Part 1 of this series is here
Part 2 is here
I finished the last post with this:
Arguments about the baby, a right to life, fetal pain ... they bounced off me when I was twenty years old and obsessed with working out the details of what 20th century sexual freedom meant.Working out the meaning of freedom was clearly central to my position. Because I accepted premarital sex and birth control as givens, everything proceeded from those givens: "If I choose to have sex, and choose to use birth control but my birth control fails, the only way to remain free (i.e., to continue with my life as I have envisioned and structured it) is to remove the pregnancy from the picture." Period. End of story. If I did not have access to abortion, I couldn't do that. And anyone proceeding from the opposite premise ("You shouldn't have been having sex in the first place!") lost me. I wrote them off as religious fanatics. They lived an entirely different morality than I did.
And that leads to one of my main points: the abortion debate is often framed in religious terms (Nat Hentoff is a notable exception.) Arguing for a right to life, and for the dignity of the human person because he is created in the image and likeness of God ... got you nowhere with me. I didn't believe in God. (Note the "Keep your theology off my biology" chants at counter-protests during the March for Life.) It was just like when a Christian tried to convince me that Jesus was my Lord because the Bible said so. Whoa, I'd reply -- first you have to convince me that the Bible is worth believing in to start with. Such circular arguments struck me as ridiculous. If I didn't believe in your version of God, I wasn't going to accept your version of the way I should live my life.
I was not a Christian. You could not make Christian arguments against abortion and expect me to accept them. Since we were living out different moralities and had battling worldviews, I thought that my opponents on the issue would never understand why a woman might need an abortion. There was no point in talking to them. I saw them as hypocrites ("Where's the Christian love?") and louts without compassion.
For many who hold a prolife position, it may sound absurd to characterize a pro-choice position as compassionate, but that's exactly what I (and many of my friends) did. We saw ourselves as the compassionate ones -- we cared about women. We cared about the fear that accompanied an unexpected pregnancy. We cared about the financial inability to care for a child. We cared about the health concerns that might make carrying a baby to term precarious or impossible.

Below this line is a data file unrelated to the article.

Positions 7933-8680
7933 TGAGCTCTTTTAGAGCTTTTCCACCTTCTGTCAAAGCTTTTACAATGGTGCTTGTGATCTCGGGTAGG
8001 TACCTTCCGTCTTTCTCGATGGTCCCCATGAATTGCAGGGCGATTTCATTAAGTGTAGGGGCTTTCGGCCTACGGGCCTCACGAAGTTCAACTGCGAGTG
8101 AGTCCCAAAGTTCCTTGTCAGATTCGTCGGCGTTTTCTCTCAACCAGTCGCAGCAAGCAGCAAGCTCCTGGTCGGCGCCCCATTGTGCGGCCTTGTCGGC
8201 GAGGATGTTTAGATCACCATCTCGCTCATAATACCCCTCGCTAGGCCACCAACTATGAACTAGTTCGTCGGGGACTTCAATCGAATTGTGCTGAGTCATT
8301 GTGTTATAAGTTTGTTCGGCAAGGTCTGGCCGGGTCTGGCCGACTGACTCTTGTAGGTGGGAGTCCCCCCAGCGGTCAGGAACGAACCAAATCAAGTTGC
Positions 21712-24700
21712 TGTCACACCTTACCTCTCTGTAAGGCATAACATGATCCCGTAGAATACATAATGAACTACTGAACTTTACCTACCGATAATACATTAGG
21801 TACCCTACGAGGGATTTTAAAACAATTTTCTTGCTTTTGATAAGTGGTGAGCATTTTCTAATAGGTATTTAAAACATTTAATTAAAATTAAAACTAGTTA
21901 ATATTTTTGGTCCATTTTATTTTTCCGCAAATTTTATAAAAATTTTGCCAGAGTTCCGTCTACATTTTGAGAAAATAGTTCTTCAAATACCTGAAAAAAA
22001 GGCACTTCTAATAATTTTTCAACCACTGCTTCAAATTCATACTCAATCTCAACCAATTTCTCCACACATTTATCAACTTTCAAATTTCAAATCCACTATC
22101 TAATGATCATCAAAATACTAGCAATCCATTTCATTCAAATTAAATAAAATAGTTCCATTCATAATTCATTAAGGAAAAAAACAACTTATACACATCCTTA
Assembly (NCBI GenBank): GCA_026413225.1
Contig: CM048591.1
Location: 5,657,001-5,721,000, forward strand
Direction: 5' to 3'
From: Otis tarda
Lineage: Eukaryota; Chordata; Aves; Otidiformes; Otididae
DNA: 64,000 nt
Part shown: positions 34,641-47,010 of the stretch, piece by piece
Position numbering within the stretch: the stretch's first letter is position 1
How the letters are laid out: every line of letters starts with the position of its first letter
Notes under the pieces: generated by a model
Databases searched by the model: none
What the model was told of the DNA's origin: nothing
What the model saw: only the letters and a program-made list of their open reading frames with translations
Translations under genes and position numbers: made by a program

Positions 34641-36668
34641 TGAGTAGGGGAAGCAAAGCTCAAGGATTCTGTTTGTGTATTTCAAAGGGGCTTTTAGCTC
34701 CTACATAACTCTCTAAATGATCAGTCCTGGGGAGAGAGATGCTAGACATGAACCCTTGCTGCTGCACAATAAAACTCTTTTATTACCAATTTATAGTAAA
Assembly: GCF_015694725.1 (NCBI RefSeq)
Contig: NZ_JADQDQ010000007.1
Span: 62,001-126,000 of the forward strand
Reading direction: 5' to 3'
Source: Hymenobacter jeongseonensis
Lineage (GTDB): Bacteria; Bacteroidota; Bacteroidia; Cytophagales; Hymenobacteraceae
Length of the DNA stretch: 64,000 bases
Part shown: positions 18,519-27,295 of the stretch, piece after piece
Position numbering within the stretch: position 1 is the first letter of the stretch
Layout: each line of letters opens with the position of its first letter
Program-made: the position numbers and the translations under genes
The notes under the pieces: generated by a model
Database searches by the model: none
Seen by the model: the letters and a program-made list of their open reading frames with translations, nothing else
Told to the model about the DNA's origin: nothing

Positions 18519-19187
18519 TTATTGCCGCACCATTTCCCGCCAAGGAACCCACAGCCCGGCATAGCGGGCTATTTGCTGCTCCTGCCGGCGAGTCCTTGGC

But what about the baby, you say?
Indeed. What about the baby? As I've said before, the baby wasn't on my radar screen. (I hadn't yet examined arguments about the baby's development, though those kinds of arguments did eventually have an impact on me.) But it's important to understand that I saw my position as rational, loving, and supportive of women. I did not see myself as advancing the cause of killing babies. You may laugh at my self-deception, but that was where I stood. I felt compassion for women in crisis pregnancies. I now see it as a tragically misguided compassion that failed to take into account the third person in the equation (the first two being the mother and the father), but it was an honest and sincere compassion and I believe that is still where many people fall in the pro-choice spectrum.
It's important to think about this when we who are pro-life talk to our friends who are pro-choice. To acknowledge that level of compassion and then build on it is much more helpful than labeling someone a murderer. Because -- and I realize that I'm sharing only my own past experience and I can't speak for all who are pro-choice -- once you condemn someone as a baby killer (or as a supporter of baby killing) they will stop listening to you.
Especially if they've had an abortion themselves or they love someone who has.
Part 4 is here.
Part 5 is here.